The entrance to the Recorded Sound Archives at FAU is guarded by the remnants of hi-fi history. Walnut-paneled gramophones from the Gilded Age and the Roaring Twenties line one wall. On shelves across the way, postwar portable sound systems and reel-to-reel tape decks compete for shelf space with 78 rpm and 45 rpm records from historic labels long gone - Decca (now owned by Vivendi), RCA Victor and Okeh (now owned by Sony).
Now in its third year, the archive is dedicated to the preservation and digitization of vintage audio -- music as recorded on vinyl and, before that, shellac discs, which degrade over time as needles bounce through grooves. One of the few institutions of its kind -- with more than 100,000 items in its collections of jazz, Judaica and the 78 rpm records that predated the long-playing album -- the archive has become an invaluable resource for musicologists and historians from around the world.
The archive's latest addition is a trove of 786 vintage kiddie records from the collection of "Kiddie Rekord King" Peter Muldavin, perhaps the world's leading expert on early children's recordings. A Manhattan resident, Muldavin had the records stored in his mother-in-law's Long Island garage when Hurricane Sandy struck two years ago. The storm surge left many of the discs mud-stained and warped, while the waterlogged record sleeves and artwork became mildewed and moldy.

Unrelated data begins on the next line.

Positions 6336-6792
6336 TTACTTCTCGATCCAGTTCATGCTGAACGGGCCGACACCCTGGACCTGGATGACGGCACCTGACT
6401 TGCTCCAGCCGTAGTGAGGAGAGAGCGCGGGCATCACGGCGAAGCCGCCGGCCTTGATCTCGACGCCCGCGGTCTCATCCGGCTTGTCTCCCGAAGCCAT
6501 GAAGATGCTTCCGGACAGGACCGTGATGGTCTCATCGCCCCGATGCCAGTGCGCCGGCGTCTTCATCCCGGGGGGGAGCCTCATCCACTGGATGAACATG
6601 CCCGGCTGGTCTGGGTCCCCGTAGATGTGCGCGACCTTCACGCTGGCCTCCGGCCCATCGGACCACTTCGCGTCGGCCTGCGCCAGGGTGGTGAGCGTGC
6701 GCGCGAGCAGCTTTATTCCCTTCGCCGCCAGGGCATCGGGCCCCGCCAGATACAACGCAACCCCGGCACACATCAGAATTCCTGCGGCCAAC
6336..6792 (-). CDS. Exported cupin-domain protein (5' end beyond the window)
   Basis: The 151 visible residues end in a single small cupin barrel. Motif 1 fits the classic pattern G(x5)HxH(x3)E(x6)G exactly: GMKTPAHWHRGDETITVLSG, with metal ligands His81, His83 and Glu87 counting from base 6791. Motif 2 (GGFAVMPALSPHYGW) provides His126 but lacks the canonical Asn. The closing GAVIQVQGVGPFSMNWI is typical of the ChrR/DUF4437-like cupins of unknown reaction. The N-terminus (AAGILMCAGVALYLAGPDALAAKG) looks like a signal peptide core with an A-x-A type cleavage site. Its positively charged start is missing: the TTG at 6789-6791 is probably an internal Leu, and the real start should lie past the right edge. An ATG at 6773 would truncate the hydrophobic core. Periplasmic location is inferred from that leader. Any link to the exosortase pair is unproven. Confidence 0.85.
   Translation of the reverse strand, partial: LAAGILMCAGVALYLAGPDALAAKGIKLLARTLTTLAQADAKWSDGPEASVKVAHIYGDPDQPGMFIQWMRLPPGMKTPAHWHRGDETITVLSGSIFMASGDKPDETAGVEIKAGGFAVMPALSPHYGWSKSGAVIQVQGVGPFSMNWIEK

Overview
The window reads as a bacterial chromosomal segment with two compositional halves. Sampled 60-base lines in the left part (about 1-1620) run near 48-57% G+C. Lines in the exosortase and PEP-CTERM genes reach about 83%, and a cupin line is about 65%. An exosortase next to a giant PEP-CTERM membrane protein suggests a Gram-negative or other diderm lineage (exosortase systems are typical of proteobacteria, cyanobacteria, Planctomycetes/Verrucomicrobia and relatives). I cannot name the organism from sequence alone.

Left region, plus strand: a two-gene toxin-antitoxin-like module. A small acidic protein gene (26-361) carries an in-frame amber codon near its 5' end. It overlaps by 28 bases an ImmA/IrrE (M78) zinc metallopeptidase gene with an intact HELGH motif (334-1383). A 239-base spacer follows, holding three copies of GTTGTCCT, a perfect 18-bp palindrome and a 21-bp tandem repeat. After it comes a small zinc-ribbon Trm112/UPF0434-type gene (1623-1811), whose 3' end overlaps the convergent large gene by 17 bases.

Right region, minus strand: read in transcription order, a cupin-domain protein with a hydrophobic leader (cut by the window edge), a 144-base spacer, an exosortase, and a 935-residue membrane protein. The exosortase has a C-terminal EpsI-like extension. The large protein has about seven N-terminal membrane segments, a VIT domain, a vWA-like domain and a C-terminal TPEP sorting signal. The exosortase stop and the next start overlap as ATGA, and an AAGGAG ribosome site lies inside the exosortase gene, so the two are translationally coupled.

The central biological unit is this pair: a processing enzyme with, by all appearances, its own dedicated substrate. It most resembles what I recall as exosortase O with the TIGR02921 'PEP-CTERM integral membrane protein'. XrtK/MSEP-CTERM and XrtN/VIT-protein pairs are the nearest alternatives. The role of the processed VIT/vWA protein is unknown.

With very little commercial value left for Muldavin, he reached out to the RSA. "To collectors the quality of everything counts -- the packaging, the labels," RSA director Dr. Maxine Schackman told us. "We welcomed his donation with open arms. For us, the cultural value was still there."
Still, in addition to audio digitization, the colorful packaging that was so much a part of the kiddie records' appeal is also being repaired and restored (to the extent possible), then digitally scanned. About one-third of the Muldavin donation has been digitized so far, the sound cleaned of crackles and hisses in the process, distilled to the nostalgic essence of what seems (and sounds) like a more innocent time.
The kiddie records database should be complete early this year. Because of copyright issues, though, access to the sound files will be restricted. Academics and other researchers will be able to listen over the Internet through a password-protected website or, by appointment, at one of the archive's listening stations.
Dr. Schackman hopes to make song samples from the kiddie records available to the general public, as has been done with earlier RSA donations. The idea, she says, is "to make the forgetten music unforgettable."
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